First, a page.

Phil Smith's Sunderland verdict: Inside one of the most challenging afternoons for Tony Mowbray's side yet and what we learned
Michut had told his head coach that this wasn’t much like what he was used to in Ligue 1.
This, Mowbray said, was like the football he’d played in.
He’s always telling his players to get on google and watch some clips of his goals, particularly a header at Wembley in his final-ever game, but he’s aware that they probably don’t. Now they might know a little bit more about the player their boss was.
Mowbray, you sensed, was pleased that his team had been presented with a very different challenge. And even more pleased, it was clear, that they’d found a way to dig something out of it.
This was a performance a long, long way off Sunderland’s best this season and yet when then the players headed over to applaud the travelling support the response was emphatic.
Mowbray had been warning his players during the week that there was going to be something a little different about this fixture.
There was even a little bit of an extra edge to this particular trip to Millwall, given that it was a sell-out at The Den - the biggest attendance at the ground since 1995.
Their players responded to that at times deafening noise, more than matched in another packed away end, with an energy that Sunderland struggled to withstand.
Millwall are unapologetic in playing forward quickly and in using every set piece to bombard the opposition box, but it would be reductive and do them a disservice to say that their success in recent times and particularly on home turf is solely down to that. Watching them for large parts of this game you begin to understand that it’s out of possession where they do so much of their damage. The work-rate is outstanding and there is an organisation that makes it very difficult to play through them. The end result is you struggle to keep the ball near their goal and so begins the wave of pressure and of set plays.
They also, it should be said, were very successful at shutting down dangerous breaks at source with the odd and probably not particularly accidental mistimed challenge.
Aside from one or two spells early in both halves, Sunderland just never managed to find any fluency and that one or two of their biggest threats weren’t quite at their most incisive just added to the feel that this was a game to survive. Mowbray’s respect for the opposition and how they execute their plan explained why he wasn’t overly critical of his team afterwards for looking off their usual pace in moving the ball.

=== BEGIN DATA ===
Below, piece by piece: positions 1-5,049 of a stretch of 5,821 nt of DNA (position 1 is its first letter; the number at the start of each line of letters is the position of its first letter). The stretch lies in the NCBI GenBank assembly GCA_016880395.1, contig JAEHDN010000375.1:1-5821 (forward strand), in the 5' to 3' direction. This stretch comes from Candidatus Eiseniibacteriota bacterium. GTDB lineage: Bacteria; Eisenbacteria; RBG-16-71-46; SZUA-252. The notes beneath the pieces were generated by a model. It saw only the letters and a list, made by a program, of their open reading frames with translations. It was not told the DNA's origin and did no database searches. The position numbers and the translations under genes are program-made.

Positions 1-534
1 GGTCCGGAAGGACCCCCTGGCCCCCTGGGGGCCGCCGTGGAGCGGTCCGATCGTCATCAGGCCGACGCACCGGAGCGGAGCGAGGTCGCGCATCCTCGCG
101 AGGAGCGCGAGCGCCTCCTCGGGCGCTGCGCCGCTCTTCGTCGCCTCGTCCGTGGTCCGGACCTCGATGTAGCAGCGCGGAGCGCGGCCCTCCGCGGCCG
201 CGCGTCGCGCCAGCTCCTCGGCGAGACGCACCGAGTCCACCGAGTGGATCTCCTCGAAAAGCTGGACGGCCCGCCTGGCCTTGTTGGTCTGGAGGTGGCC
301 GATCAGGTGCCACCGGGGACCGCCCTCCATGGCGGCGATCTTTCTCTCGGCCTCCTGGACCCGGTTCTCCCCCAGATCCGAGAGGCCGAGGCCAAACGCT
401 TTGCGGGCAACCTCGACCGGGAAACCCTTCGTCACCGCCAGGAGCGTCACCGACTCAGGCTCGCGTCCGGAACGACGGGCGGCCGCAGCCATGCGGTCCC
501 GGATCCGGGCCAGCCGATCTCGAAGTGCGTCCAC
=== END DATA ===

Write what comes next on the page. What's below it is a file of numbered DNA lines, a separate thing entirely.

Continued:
There were impressive Millwall performers all over the pitch but none more so than George Honeyman, who has clearly found a very suitable home for his all-action style. And it rather sums up Gary Rowett’s team that even their talented, technical Dutch number ten can also bounce opposition players all over the pitch when he needs to. They’re play-off contenders, make no mistake.
In the end, Sunderland just about found a way. There was a delicious irony in that in a season when a complete lack of end product from set pieces has been regularly discussed, they went and pulled it out the bag at the very last place you’d expect.
Perhaps it wasn’t so surprising that Alex Pritchard found a way to make an impact, though. Millwall fans had not forgotten that he’d celebrated his goal against them earlier this season by revealing his love for West Ham United, and they made him aware of it from the moment he arrived.
Even before he swung that excellent ball right into the heart of the Millwall box, he’d brought a composure and simplicity to Sunderland’s game that was finally allowing them to get up towards their fans behind the opposition goal. It was a reminder in a week dominated by striker discussion that being a focal point doesn’t always mean winning headers - though for sure there were times in the game when it would have been nice to have the option.
The heading in the end was left to Dennis Cirkin, who once again showed his bravery to land the equaliser.
Though Cirkin now faces at least a week out as he goes through the concussions protocols, they’re big players and big presences for Mowbray to have back.
Take the positives, Mowbray told his players in the dressing room afterwards.
And even if it was a game that was endured rather than enjoyed for the most part, there really were plenty. Trai Hume is not just settled at right back but thriving, crunching into challenges at any available opportunities. Dan Ballard and Danny Batth were again formidable, the former emerging as a serious prospect. It’s normal for a defender to be comfortable on the ball or difficult to fight against off it, it’s not so normal for one so young to be both.
Sunderland had impressed with their fluent, brave football at Fulham a week previous but here they had to show something completely different.
Was it always convincing? Most certainly not. But thay response from the away end told you they had seen heart and spirit.
There’ll be other days to show the rest.
“We won’t play many more games like this one,” as Mowbray said. A point hard earned, to put it mildly. And a point in the right direction, undoubtedly.